Social media platform advised to follow self-harm picture ban with focus on anorexia
Images promoting potentially life-threatening eating disorders are thriving on Instagram and need to be cracked down on in the same way as graphic self-harm images, leading charities and experts have said.
The social media giant’s focus on removing graphic images of self-harm did not go far enough, they said, and young people also faced being confronted with pro-anorexia images due to little policing on the site.
The Guardian has discovered thousands of hashtags and accounts promoting anorexia, including diaries of weight loss, alarming pictures and comments on goal weights.
These accounts often include a comment saying: “Please don’t report, just block,” to circumvent the website’s approach, which requires people to report content that they find worrying.
The director of external affairs for the eating disorder charity Beat said content promoting anorexia and bulimia was prevalent online. “So-called pro-ana and pro-mia content is widespread on social media and can be very harmful for people suffering from an eating disorder,” Tom Quinn said. “People will not develop an eating disorder by being exposed to images that glamorise eating disorders, but research shows that such content helps perpetuate the illnesses for people who are already suffering.
“We welcome Instagram’s recent increases in its security measures to protect users from content that promotes eating disorders. However, social media platforms should do more to ensure such content cannot be posted in the same way as Instagram is now cracking down on images of self-harm.”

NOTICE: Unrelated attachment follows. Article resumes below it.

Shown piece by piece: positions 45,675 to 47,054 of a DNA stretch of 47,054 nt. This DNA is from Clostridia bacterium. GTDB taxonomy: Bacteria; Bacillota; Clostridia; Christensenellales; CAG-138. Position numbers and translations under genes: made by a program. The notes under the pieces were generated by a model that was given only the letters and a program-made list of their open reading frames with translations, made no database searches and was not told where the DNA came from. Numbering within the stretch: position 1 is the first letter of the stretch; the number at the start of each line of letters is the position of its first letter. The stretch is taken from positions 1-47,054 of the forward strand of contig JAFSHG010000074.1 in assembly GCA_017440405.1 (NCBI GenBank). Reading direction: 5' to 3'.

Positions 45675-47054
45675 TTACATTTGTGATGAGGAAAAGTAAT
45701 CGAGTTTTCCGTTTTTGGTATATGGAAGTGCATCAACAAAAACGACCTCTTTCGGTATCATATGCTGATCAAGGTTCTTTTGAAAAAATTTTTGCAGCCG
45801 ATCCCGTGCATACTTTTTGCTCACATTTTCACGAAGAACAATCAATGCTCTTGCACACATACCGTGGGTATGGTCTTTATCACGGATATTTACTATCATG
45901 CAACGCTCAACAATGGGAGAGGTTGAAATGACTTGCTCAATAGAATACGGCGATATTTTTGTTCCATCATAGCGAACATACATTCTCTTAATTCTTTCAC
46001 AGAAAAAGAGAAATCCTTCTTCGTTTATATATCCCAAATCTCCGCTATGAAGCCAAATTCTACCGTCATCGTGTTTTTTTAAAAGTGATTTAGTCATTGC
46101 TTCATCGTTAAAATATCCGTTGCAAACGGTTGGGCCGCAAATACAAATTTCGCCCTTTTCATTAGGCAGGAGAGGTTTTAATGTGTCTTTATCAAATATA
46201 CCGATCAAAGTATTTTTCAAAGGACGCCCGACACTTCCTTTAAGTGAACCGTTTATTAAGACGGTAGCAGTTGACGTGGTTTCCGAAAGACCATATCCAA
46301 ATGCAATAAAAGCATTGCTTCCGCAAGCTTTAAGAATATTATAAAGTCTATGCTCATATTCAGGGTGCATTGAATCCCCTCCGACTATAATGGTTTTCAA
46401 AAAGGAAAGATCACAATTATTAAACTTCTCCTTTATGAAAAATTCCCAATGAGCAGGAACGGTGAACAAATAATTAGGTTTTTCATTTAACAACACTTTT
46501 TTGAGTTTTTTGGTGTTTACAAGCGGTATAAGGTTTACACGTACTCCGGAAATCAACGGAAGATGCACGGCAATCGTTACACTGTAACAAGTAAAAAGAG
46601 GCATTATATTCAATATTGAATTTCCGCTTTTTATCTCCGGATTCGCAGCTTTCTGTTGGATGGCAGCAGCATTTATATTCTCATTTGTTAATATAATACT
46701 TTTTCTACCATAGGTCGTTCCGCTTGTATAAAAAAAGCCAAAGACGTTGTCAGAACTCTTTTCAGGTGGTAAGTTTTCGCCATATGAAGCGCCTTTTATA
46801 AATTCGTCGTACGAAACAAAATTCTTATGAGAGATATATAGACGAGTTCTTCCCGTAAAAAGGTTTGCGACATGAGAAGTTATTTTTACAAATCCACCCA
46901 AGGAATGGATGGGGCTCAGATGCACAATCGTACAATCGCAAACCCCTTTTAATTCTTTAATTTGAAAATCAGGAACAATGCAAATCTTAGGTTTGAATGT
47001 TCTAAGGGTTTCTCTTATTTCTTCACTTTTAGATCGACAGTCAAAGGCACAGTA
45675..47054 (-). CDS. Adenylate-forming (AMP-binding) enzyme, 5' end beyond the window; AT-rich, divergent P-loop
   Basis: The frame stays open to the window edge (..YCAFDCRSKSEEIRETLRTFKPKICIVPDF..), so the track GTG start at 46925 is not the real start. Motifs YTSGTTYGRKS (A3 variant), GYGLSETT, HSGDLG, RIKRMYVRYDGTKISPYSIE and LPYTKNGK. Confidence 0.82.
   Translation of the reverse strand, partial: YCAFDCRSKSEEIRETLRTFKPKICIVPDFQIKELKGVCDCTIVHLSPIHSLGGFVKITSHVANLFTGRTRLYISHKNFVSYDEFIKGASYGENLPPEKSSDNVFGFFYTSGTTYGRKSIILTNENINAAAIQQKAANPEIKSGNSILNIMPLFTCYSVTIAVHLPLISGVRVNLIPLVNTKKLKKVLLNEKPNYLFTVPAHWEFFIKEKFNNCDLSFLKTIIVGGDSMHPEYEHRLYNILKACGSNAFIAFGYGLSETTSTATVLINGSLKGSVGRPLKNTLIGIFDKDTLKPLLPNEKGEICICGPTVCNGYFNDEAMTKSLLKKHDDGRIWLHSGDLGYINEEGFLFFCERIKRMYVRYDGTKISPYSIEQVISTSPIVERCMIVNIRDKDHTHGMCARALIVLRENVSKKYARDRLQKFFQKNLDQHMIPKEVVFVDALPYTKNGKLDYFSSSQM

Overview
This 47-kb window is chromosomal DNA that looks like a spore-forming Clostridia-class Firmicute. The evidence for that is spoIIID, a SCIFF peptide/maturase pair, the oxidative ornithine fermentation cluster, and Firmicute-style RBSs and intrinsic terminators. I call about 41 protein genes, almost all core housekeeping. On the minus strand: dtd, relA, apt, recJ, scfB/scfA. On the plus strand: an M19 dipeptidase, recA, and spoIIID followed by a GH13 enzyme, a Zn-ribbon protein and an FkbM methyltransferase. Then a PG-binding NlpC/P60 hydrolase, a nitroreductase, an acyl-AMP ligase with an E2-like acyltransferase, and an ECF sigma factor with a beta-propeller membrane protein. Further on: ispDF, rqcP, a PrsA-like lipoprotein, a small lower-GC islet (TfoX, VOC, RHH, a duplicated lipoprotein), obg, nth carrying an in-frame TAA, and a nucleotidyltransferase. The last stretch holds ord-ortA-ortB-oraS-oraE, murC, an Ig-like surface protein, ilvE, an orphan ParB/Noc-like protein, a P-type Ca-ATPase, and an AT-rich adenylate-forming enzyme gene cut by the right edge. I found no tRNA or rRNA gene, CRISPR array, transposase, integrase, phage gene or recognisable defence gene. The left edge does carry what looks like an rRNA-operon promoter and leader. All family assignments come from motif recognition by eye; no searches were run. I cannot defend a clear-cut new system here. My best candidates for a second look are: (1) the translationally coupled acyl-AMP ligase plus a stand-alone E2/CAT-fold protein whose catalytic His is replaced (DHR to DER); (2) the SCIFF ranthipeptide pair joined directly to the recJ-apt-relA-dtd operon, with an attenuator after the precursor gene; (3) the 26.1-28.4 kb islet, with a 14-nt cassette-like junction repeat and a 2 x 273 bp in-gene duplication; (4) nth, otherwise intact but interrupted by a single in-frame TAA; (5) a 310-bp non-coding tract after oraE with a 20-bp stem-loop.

Dasha Nicholls, the chair of the eating disorders faculty at the Royal College of Psychiatrists, said some people on sites such as Instagram were using the platform to “actively promote disordered eating and inspire others to behave in that way, particularly around restriction and fasting”.
She said: “We have to take down graphic images of eating disorders … There is good evidence those most vulnerable are likely to access those sorts of sites. There is a social obligation and whether there is also an industry obligation is an important point that is coming out at the moment as well.”
Ursula Philpot, a dietitian at the British Dietetic Association, said she fully supported a crackdown on pro-anorexia content on Instagram.
The calls come after Instagramannounced that it would ban all graphic self-harm images as part of a series of changes made in response to the death of the British teenager Molly Russell. The photo-sharing platform made the decision after being met with a tide of public anger over the suicide of the 14-year-old girl, whose Instagram account contained distressing material about depression a